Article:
August 2, 2018

Publicity Stunt or Nah? ’Thick As A N-gga’ Nail Polish Creators Knew Names Were ‘A Bit Crazy,’ Went with It Anyway

Italian nail polish
The controversial name has now been changed to “Black Power.” (Wycon screenshot)

Just after the H&M controversy has settled, another brand is under fire for racist products. This time, Italian beauty company Wycon has been thrust into the global spotlight for a new nail polish line that includes a black shade called, “Thick As a N—–.”

The controversy erupted after the company publicized its new Gel-On line of polish Wednesday, Jan. 17. The line featured names like “Dirty Talk” and “Lap Girl” and soon beauty gurus and others around the world took notice of the racist polish name.

“WOOOOOOOW!!!” wrote one Twitter user accompanied by the above screenshots of the polish. “Look at the name this Italian cosmetics company Wycon decided to use for their BLACK nail polish!⁉️⁉️⁉️⁉️⁉️”

“So I guess Italian Cosmetic Firm, Wycon, wants to be cute too and name their darkest nail polish ‘THICK AS A NIGGA,’ another person tweeted.

“Another irrelevant brand using the inevitable outrage of individuals of color as a marketing technique to try and make themselves relevant,” said someone else.

The company acknowledged the backlash in its Instagram comments saying according to translations from Forbes that “They’re made-up names that are a bit crazy.”

Later, it explained the names derive from song titles, including a DBangz track called “Thick N—- And Anime Tiddies.”

“We’re sorry that this post has triggered these types of reactions: every color from our Gel-On collection is inspired, with a cheerful attitude and a pinch of naivety, by famous song titles, many of which derive from the landscape of hip hop,” it said. “For example “Drop it Like It’s Hot” by Snoop Dogg, ‘Bootilicious’ [sic] by Beyoncé [sic], ‘Candy Shop’ by 50 Cent, ‘Lollipop,’ ‘Lady Marmalade’ etc… The reference here is ‘Thick Nigga’ [sic] by DBangz. Wycon is the brand for everybody #nobodyexcluded is our motto and we didn’t mean to offend anybody!”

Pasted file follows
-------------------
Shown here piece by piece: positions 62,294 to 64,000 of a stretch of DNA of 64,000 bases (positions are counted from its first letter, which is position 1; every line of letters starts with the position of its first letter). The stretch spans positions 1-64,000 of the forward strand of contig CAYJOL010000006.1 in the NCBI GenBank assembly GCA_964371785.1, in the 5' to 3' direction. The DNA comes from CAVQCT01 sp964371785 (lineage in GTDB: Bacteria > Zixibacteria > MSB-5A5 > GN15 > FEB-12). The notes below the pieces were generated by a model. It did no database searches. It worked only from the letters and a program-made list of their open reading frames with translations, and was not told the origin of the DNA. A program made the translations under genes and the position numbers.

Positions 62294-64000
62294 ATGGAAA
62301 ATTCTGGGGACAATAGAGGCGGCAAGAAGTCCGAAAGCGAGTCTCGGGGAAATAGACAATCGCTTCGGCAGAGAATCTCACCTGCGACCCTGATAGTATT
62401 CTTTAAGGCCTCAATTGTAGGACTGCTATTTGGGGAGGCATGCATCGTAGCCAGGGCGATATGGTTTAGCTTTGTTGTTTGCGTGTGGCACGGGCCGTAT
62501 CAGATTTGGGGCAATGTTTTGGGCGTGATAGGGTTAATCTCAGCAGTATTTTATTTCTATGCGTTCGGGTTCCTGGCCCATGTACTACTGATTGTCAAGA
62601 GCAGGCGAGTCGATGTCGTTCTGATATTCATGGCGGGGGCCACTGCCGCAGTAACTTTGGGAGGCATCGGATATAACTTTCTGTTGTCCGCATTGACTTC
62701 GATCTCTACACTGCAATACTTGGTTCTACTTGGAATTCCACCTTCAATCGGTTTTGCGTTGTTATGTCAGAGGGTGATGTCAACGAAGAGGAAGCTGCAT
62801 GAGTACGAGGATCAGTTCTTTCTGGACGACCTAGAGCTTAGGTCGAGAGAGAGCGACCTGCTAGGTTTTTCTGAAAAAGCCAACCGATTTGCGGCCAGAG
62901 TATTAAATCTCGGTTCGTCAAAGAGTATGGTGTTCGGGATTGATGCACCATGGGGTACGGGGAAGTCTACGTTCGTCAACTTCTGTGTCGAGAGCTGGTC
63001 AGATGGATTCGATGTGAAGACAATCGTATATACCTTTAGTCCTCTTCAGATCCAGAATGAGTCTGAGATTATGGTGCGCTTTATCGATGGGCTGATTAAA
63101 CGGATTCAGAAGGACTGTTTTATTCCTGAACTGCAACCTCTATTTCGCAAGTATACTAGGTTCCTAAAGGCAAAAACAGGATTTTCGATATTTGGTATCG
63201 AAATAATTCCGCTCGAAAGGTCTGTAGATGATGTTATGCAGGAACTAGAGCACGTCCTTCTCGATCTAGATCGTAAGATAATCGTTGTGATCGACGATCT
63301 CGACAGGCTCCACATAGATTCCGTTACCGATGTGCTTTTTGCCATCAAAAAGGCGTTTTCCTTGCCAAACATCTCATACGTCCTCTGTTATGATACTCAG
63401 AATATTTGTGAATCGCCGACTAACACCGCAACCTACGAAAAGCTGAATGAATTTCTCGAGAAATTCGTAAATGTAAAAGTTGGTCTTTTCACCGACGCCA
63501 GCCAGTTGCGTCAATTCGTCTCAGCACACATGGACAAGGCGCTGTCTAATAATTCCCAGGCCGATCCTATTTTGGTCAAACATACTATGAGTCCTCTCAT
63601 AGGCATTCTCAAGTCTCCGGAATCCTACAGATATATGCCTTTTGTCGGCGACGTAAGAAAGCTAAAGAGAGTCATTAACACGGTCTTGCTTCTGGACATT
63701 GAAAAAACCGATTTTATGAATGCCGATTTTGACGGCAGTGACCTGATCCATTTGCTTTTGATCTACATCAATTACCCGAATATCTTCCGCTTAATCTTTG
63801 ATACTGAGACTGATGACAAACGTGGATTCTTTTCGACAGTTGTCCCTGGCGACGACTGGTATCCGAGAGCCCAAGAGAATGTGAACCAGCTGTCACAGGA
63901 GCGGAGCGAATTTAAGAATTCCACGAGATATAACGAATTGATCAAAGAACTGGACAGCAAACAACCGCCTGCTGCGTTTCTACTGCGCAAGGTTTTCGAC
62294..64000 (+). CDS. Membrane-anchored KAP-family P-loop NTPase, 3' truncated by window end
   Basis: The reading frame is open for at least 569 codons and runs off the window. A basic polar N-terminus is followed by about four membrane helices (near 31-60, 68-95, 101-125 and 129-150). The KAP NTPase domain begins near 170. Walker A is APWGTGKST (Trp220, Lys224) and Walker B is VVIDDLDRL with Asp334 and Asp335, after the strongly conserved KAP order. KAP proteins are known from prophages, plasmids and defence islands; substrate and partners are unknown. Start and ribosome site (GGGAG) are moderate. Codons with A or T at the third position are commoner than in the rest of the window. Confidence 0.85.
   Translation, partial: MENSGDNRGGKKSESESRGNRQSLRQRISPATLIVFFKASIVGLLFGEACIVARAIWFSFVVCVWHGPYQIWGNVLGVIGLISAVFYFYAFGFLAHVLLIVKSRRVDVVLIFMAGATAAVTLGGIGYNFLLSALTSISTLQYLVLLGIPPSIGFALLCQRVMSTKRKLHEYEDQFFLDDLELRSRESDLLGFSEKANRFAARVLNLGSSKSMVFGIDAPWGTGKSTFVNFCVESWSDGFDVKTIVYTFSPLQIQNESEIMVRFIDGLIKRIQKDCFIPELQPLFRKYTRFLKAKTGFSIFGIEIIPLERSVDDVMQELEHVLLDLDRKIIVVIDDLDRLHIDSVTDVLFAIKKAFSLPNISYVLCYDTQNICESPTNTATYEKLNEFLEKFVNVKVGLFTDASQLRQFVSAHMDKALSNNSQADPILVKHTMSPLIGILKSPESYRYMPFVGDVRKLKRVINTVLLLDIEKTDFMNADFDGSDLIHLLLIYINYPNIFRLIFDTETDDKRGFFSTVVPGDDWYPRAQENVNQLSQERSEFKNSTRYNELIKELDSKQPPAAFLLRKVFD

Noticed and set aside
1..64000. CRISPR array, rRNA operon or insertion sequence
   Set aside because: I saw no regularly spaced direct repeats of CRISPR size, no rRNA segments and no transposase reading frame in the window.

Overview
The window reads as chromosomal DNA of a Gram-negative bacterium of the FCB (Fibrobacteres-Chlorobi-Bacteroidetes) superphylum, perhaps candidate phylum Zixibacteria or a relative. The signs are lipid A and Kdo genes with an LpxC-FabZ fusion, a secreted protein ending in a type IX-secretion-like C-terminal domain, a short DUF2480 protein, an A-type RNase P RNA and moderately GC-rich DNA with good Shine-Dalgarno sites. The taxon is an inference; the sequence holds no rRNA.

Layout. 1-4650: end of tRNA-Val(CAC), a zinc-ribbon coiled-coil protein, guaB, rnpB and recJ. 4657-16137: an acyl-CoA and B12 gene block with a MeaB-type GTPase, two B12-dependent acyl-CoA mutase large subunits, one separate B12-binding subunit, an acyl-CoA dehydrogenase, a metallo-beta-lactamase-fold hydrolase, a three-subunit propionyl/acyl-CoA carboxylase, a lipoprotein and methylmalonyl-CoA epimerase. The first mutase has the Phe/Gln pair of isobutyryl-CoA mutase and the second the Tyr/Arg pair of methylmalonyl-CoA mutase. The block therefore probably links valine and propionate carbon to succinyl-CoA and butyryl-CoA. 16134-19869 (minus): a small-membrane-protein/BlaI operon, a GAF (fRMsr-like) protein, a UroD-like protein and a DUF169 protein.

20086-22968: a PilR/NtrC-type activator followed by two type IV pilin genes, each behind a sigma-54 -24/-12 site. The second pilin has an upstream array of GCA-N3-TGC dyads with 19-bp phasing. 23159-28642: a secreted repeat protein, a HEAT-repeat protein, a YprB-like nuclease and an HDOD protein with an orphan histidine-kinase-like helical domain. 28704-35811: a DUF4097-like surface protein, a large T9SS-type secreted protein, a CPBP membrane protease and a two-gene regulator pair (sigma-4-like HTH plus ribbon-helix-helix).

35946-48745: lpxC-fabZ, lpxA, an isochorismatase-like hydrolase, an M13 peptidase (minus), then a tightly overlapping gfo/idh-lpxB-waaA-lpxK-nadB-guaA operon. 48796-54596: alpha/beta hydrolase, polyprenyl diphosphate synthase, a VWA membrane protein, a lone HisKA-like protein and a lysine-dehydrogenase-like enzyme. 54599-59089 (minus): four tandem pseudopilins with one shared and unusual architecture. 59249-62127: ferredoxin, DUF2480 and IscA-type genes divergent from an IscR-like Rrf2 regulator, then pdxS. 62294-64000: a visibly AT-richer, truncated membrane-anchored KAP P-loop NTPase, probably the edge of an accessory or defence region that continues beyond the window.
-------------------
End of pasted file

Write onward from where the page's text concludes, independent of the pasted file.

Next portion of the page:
But the brand seemed to have realized that explanation wasn’t enough and issued an official apology Monday, Jan. 22.

“We understand that people were offended about our unappropriate [sic] nail lacquer name choice and we feel deeply sorry,” the statement posted on social media said. “We are aware of our social and global responsibility as an international brand and we truly apologize for this incident.”

“We swear this won’t happen anymore,” Wycon added in the caption.

As of Tuesday, Jan. 23, it appears the shade’s name has been changed to “Black Power.”

Still, the apology did little to quell concerns.

“You’re not sorry. You’re apologizing because you got called out,” one said. “Goodbye 😒.”

“Y’all know damn well that s— wasn’t cool, where [sic] my discount at just like H&M,” another tweet read. “Y’all f—– up and it’s only the first month of the year.”

And the other responses were much the same.

ok but someone from your insta staff said yall wanted something “a little crazy” like you really did not know? also it took yall like a week to post this? come on pic.twitter.com/3FFGsbP7C0

— 🌹 (@mmarziapan) January 22, 2018

No one is checking for y’all that’s why y’all pulled this stunt. You really need the attention… looking at that nail polish I can see why.

— ™️ (@allysvinyl) January 22, 2018

words can’t express my frustration, you did this for publicity racism is normalized now a days a small company a public household name

— Instamoe1576 (@moediddy1576) January 22, 2018

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